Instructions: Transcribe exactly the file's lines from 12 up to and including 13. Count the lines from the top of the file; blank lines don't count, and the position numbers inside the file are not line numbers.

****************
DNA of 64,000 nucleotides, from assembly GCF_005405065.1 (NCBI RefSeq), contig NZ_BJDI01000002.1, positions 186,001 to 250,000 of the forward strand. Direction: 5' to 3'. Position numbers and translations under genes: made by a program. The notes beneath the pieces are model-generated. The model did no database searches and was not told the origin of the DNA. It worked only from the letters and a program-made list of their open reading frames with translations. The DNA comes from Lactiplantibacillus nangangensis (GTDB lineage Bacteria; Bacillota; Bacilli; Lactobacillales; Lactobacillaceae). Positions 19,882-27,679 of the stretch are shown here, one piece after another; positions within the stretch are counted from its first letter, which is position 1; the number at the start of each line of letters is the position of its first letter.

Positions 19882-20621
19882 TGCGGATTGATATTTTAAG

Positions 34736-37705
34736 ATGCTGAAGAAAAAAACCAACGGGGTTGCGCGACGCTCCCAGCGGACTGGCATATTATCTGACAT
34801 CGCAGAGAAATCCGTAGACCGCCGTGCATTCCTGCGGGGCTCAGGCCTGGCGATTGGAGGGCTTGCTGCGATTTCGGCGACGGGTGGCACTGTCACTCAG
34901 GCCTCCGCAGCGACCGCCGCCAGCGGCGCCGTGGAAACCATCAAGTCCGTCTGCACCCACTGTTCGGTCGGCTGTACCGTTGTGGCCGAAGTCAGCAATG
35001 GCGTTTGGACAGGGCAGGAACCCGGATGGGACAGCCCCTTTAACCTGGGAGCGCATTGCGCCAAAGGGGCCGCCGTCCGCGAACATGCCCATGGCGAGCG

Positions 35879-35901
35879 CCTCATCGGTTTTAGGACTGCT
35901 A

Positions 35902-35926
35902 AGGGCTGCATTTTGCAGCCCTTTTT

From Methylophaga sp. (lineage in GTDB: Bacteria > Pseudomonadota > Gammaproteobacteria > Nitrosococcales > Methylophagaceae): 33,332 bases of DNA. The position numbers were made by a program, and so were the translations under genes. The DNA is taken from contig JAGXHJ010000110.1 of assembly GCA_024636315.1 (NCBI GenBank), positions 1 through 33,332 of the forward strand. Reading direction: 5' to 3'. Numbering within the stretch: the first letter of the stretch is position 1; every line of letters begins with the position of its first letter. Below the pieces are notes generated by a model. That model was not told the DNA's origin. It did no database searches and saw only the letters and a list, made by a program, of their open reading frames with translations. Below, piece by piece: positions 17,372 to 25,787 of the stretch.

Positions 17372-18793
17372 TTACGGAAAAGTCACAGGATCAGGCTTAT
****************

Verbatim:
Positions 35902-35926
35902 AGGGCTGCATTTTGCAGCCCTTTTT